(2) Increased system size and complexity, which arise when the EAS includes a close coupled zeolite-based SCR, therefore, a DOC upstream of the SCR is required for NO2-make for optimal performance, with a DEF doser and an ammonia slip catalyst (ASC), also called an ammonia oxidation catalyst (AMOX), downstream of the SCR to decrease NH3 slip into the DOC. In some instances, while a close coupled vanadia-based SCR would not require a DOC upstream of the SCR, there exists a risk of sublimed vanadium escaping into the environment.
(3) Space limitations for close coupling, which require that the EAS be made more compact, for example, by combining SCR and DPF to form a SCRF, which presents the following challenges:
Competition between the fast SCR reaction and soot oxidation reaction for the available NO2 from the DOC;
    • (ii) No passive soot oxidation, because platinum group metals (PGMs) cannot be used on the DPF substrate due to the presence of NH3 for the SCR reaction. Oxidation of NH3 with PGMs also produces N2O, which is an undesirable greenhouse gas.
    • (iii) The reduced ash loading capacity of the SCRF relative to a DPF and the associated higher pressure change (ΔP) dictate a shorter ash cleaning interval and higher cost of ownership for the consumer.
    • (iv) The potential for NH3 and/or DEF to suppress passive soot oxidation due to:
      • (a) Neutralization of NO2 by ammonium nitrate formation, and/or
      • (b) Deposition of undecomposed urea particulates onto the catalysts from DEF, which contribute to ΔP and potential catalyst poisoning.
(4) The potential for increased poisoning and hydrothermal aging of EAS catalysts are a major concern that arises from both close coupling of the SCR and in particular, when SCR on DPF (e.g., SCRF) technologies are employed.
(5) Increasingly stringent emissions regulations are likely to be enforced in the future; including tailpipe (TP) NOx≤0.02 g/kw-hr, lower N2O emissions standards, and generally tightened greenhouse gas regulation.
Without wishing to be bound by theory, it is believed that the properties of synthetic aluminosilicate zeolite molecular sieves form the basis of numerous commercially important catalytic, adsorption, and ion exchange applications due to a unique combination of high surface area, uniform porosity, and electrostatically-charged sites induced by tetrahedrally coordinated Al3+. It is believed that the active sites of zeolites can be modified and adsorbents and catalysts can be tailor-made for a wide range of uses.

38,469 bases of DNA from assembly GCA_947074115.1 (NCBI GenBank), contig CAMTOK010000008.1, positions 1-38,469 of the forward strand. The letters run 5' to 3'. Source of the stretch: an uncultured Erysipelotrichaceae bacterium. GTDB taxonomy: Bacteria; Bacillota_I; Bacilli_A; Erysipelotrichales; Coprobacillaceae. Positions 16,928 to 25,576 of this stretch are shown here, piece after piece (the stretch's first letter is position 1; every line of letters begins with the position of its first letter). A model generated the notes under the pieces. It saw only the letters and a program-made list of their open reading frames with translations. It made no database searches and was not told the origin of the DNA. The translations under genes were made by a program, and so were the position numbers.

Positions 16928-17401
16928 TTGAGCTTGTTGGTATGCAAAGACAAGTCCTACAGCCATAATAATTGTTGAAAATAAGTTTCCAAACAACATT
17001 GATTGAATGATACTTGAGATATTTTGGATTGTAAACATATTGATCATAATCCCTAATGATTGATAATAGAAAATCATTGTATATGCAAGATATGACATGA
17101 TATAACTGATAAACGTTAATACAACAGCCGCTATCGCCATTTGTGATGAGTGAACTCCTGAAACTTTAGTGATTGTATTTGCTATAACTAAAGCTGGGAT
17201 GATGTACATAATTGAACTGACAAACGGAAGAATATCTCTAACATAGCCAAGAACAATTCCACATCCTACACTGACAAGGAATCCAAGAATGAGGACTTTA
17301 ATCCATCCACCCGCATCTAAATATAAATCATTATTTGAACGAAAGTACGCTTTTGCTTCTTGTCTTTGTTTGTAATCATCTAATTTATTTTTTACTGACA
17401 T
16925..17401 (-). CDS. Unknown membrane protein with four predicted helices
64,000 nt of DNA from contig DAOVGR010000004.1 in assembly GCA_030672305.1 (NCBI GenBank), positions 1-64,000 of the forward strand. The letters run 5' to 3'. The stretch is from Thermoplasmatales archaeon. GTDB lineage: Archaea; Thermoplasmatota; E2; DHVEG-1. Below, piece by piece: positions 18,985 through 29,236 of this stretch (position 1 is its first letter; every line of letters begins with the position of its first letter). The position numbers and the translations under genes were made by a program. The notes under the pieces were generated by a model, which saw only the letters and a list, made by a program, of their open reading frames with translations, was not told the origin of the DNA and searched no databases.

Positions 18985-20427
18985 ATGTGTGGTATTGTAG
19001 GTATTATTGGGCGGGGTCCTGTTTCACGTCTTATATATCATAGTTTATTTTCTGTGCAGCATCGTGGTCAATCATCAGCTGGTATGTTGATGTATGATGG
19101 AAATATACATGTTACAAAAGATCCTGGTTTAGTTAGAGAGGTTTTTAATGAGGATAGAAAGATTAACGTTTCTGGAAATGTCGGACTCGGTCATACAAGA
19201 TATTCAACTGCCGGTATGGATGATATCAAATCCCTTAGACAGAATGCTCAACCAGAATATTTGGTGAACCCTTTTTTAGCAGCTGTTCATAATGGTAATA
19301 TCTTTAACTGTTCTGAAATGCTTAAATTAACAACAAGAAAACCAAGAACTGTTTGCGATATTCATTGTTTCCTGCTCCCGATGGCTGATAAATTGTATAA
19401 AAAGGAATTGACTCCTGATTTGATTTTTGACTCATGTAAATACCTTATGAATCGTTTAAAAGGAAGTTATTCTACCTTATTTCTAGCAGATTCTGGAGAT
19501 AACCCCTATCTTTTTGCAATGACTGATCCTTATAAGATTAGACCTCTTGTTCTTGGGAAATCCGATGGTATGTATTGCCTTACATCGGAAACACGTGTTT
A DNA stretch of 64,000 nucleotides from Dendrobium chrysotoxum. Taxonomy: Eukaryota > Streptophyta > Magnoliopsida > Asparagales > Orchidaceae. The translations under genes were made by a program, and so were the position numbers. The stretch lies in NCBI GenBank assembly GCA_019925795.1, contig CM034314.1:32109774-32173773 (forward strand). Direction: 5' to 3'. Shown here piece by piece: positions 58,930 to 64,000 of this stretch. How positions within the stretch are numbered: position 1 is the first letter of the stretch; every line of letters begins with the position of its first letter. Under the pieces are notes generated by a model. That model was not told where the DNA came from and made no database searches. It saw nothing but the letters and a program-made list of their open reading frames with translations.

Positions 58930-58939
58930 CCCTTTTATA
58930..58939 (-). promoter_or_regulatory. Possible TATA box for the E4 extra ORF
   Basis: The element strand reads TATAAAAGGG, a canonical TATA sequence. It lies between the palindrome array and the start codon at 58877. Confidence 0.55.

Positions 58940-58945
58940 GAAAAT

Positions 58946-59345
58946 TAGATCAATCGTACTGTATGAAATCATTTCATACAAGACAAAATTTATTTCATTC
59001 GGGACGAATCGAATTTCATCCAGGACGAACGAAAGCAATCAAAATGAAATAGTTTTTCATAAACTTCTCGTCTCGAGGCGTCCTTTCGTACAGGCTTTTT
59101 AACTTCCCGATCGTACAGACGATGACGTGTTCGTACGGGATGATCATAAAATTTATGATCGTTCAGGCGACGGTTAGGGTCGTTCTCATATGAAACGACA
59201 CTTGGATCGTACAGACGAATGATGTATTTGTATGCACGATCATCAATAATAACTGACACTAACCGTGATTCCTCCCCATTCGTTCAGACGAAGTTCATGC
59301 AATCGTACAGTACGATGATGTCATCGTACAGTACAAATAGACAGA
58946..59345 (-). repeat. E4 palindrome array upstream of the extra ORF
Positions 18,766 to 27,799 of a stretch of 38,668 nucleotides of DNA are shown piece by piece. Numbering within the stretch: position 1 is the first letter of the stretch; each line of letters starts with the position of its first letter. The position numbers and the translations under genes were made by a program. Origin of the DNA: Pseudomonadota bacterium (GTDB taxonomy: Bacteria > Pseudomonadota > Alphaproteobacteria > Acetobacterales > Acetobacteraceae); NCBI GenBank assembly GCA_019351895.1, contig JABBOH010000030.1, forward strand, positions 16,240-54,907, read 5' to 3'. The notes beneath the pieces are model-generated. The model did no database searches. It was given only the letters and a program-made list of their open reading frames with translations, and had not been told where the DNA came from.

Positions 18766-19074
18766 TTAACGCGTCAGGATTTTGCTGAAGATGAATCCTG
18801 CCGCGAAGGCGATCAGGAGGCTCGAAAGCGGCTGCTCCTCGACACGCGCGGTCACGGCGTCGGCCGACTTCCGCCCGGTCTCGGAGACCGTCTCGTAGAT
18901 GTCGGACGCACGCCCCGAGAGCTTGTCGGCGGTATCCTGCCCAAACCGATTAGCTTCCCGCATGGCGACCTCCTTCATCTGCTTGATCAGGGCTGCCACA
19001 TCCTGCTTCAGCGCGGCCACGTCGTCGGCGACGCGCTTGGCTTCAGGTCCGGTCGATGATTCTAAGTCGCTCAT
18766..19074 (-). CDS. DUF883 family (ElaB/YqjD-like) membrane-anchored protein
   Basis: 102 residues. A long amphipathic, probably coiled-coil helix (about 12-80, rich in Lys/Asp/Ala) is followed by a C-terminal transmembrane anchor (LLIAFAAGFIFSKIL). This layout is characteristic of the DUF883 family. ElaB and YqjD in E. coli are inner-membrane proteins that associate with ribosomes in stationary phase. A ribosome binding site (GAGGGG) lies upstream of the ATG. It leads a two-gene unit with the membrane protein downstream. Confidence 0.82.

Emissions control is one of the most important uses for zeolite-based catalysts. To increase copper loading, which leads to increased ammonia storage, two main strategies have been used by catalyst suppliers:
(1) Increased Al2O3 content of the zeolite (for locking Cu ions in place in the zeolite framework) increases the number of catalytic sites for ammonia storage and NOx reduction. For example, the Cu can be held in close association with the Al3+ sites of the framework by ion exchange forces (e.g., ionic bonds), and can have a certain degree of mobility and can be exchanged with other cationic species. However, higher Al2O3 content results in lower SiO2 content and reduced durability. Therefore, the optimum Si/Al ratio is considered to be 12, which provides a compromise between ammonia storage, NOx reduction, and catalyst durability. As used herein, the term “framework” refers to the crystal lattice of a given material.
(2) Prolonged (and often repeated) dilute copper exchange steps are required for achieving optimal copper loading in zeolite catalysts, while minimizing formation of copper oxide (CuO). Copper oxide is not catalytically active for NOx conversion, but is directly responsible for N2O formation, particularly in the presence of NO2. In particular, it is believed that formation of CuO occurs under two conditions:
    • (a) To decrease the likelihood of CuO formation during copper loading, very dilute copper solutions, extended ion exchange procedure times, and acid conditions (pH ˜3) are used. The acidic conditions maintain CuO in solution and decrease the likelihood of deposition on the zeolite crystal surface.
    • (b) Catalyst aging causes copper migration from the active sites created by Al2O3 content to form CuO crystals outside of the (Si/Al) framework. High copper loading in the zeolite framework tends to cause more than one copper ion in each location, thus facilitating CuO nanocrystal formation in the zeolite crystal upon aging. When nanocrystals of CuO form within the zeolite crystal, this can erode the crystal structure from the inside, and contribute to physical damage of the catalyst in the aging process (in addition to contributing to N2O-make). In order to minimize this occurrence, very dilute copper exchange solutions and long process times are employed. In addition, ion exchange is an equilibrium process, which sets a limitation on how much copper can be loaded into the available active sites of the zeolite during each loading step; thereby limiting catalytic activity. Thus, multiple copper loading steps with dilute solution is a common practice.
Prolonged ion exchange procedures in relatively dilute solution achieve the desired level of copper loading for conventional SCR catalysts. A strategy based upon decreasing (Si/Al) ratio enables the optimization of ammonia storage. However, this approach tends to reduce hydrothermal durability as aluminum content increases.
A strategy based upon decreasing (Si/Al) ratio enables the optimization of ammonia storage. However, this approach tends to reduce hydrothermal durability as aluminum content increases. Likewise, the manipulation of other process parameters to achieve the same goal can potentially reduce low temperature durability. Therefore, the achievement of ultra-low NOx emissions requires the development of new synthetic approaches for making catalyst compositions. The present disclosure seeks to fulfill these needs and provides further related advantages.